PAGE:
October 19, 2017 Brigitte Ganger

The Five Stages of Grief: Denial

The "No" stage

The Five Stages of Grief: Denial
Denial is a common reaction to the loss of a loved one. It will pass as you move through the stages of grief. (Shutterstock)

I was at my father's funeral, four months after burying my mother, thinking this has got to be a joke. Newly orphaned, mid-semester in university, broke as a joke and the new co-guardian of my 16-year-old sister, I had way too much on my plate. As I listened to stories about him with my devastated grandma shivering beside me, I felt that chest-tightening, whoa-I'm-going-to-ugly-cry feeling. I was pretty sure I was about to be the family disgrace and ruin dad's funeral.


Just then from behind the eulogist podium came my dad! Smiling and joking, this was just the kind of tasteless prank he'd pull—a test of us all to see how we'd react to his demise. Ha ha, dad. Not cool, but glad you're alive.


Oh actually. Nope, he's still dead. That's just denial. When it feels like the universe exists just to troll you, it's probably just your traumatized brain playing tricks on you. The first rule of denial is don't trust a thing your grief-stricken mind thinks, because it's a liar, liar, pants-on-fire.


Your brain will lie to you


When stuff is just too tough to process, our brains will invent ways to make sense of and sort information. This is why we get vertigo when a train is passing, how we see optical illusions, and what happens when memories fade. Our minds will skip the journey to get to the destination because it helps us function better, and survive.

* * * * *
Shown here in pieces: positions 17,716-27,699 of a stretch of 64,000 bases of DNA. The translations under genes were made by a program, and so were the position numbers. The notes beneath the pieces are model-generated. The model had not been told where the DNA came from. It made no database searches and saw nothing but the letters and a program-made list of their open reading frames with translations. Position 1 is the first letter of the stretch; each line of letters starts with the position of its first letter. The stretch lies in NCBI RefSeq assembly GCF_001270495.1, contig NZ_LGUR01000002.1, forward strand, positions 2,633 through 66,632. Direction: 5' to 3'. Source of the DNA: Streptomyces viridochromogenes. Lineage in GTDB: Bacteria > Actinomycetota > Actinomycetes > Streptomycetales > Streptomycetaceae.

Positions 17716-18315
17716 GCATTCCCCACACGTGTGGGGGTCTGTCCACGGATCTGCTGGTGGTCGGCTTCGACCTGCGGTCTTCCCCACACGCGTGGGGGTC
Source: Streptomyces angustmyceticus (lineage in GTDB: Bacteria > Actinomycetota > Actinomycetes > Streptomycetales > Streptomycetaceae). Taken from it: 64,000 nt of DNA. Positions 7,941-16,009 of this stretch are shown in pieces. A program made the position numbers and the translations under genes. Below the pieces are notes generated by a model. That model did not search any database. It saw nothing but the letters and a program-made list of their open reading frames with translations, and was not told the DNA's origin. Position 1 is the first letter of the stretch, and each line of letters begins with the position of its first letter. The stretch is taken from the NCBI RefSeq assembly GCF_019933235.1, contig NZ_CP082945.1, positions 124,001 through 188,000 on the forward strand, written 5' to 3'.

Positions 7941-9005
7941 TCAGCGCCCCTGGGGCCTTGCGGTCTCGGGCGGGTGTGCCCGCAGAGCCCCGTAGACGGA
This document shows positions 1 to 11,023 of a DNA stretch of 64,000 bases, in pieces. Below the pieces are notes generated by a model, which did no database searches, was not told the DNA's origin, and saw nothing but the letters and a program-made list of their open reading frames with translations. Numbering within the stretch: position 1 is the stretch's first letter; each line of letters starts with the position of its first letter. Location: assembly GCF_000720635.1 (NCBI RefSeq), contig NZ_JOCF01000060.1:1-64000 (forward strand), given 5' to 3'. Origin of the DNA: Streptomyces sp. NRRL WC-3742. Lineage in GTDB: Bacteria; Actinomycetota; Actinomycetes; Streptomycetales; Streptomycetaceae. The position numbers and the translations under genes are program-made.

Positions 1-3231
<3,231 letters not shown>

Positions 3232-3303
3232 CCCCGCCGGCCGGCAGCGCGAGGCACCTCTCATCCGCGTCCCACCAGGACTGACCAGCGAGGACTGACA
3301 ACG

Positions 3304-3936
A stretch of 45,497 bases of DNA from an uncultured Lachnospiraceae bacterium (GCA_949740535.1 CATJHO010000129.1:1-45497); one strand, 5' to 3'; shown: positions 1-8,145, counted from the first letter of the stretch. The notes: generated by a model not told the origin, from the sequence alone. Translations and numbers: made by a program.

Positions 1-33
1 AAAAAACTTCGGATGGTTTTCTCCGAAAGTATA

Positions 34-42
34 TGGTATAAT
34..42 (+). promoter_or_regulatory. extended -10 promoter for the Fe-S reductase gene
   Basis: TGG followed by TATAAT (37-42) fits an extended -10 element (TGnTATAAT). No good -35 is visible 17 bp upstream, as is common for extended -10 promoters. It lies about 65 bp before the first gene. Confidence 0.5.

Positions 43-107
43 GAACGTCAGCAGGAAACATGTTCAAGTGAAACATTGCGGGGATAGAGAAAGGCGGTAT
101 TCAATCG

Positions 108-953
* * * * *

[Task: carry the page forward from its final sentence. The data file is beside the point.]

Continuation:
Denial is known as the first stage because it includes the shock of loss, the madness of not being able to process death, and survival instincts frantically normalizing weird feelings. Your thoughts are incongruent with your feelings. It's when you feel the craziest. Just because you know he is never coming back doesn't mean you don't feel like he's just in the next room making dinner. 


Getting through the first few days


Denial is a really good thing. It protects us when we're vulnerable by coating reality with lies until we can get to a safer place to process.


You know what's ridiculous? When someone passes away, we, as a society, force their closest living relative to immediately plan and host a large event. 


Oh, your world is crashing around you? Give me some coffee and finger food! Where are the napkins? Is Julie invited? Not sure that's a good idea....Remember Joni's wedding…?


The post-death, pre-funeral period is an obstacle course for the devastated. And during that time, denial helps us keep on keepin' on. Without it, we'd be basket cases. We'd ruin dad's funeral. 


Backtracking is normal


Denial isn't just the first stage. Like all the stages, it will probably come back to haunt you again and again if you've suffered a major loss. The other stages are too real sometimes, forcing some backtracking. Denial kicks in when you're so angry or depressed that you can't handle it anymore. 


It also sneaks in when you've started finding acceptance. When you've begun to accept what has happened, it feels so good compared to all the turmoil of grief! The happiness feeling lures you into forgetting it even happened, and then—yep, you're back at denial. 


Don't feel discouraged when denial comes back. With every relapse, you emerge closer to finding permanent acceptance. It's healthy. It means you're grieving right. 


Get ready to rage. Next is Anger.


 

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